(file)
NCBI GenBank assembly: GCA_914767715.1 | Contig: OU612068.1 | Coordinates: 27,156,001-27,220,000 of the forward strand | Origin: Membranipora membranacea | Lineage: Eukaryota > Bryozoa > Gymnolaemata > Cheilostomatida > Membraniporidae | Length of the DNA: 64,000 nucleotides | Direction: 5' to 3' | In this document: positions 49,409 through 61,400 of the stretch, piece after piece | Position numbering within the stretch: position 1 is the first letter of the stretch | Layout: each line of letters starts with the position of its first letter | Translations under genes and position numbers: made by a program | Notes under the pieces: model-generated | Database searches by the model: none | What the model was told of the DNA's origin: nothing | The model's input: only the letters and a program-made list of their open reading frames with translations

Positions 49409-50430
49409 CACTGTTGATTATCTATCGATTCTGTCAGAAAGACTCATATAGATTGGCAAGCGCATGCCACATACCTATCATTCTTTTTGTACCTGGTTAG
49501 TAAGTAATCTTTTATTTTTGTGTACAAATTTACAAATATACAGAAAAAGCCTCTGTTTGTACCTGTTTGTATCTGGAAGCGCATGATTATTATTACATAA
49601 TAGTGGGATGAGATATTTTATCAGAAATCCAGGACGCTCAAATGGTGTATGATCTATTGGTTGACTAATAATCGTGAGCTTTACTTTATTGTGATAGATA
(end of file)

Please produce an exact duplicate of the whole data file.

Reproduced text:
NCBI GenBank assembly: GCA_914767715.1 | Contig: OU612068.1 | Coordinates: 27,156,001-27,220,000 of the forward strand | Origin: Membranipora membranacea | Lineage: Eukaryota > Bryozoa > Gymnolaemata > Cheilostomatida > Membraniporidae | Length of the DNA: 64,000 nucleotides | Direction: 5' to 3' | In this document: positions 49,409 through 61,400 of the stretch, piece after piece | Position numbering within the stretch: position 1 is the first letter of the stretch | Layout: each line of letters starts with the position of its first letter | Translations under genes and position numbers: made by a program | Notes under the pieces: model-generated | Database searches by the model: none | What the model was told of the DNA's origin: nothing | The model's input: only the letters and a program-made list of their open reading frames with translations

Positions 49409-50430
49409 CACTGTTGATTATCTATCGATTCTGTCAGAAAGACTCATATAGATTGGCAAGCGCATGCCACATACCTATCATTCTTTTTGTACCTGGTTAG
49501 TAAGTAATCTTTTATTTTTGTGTACAAATTTACAAATATACAGAAAAAGCCTCTGTTTGTACCTGTTTGTATCTGGAAGCGCATGATTATTATTACATAA
49601 TAGTGGGATGAGATATTTTATCAGAAATCCAGGACGCTCAAATGGTGTATGATCTATTGGTTGACTAATAATCGTGAGCTTTACTTTATTGTGATAGATA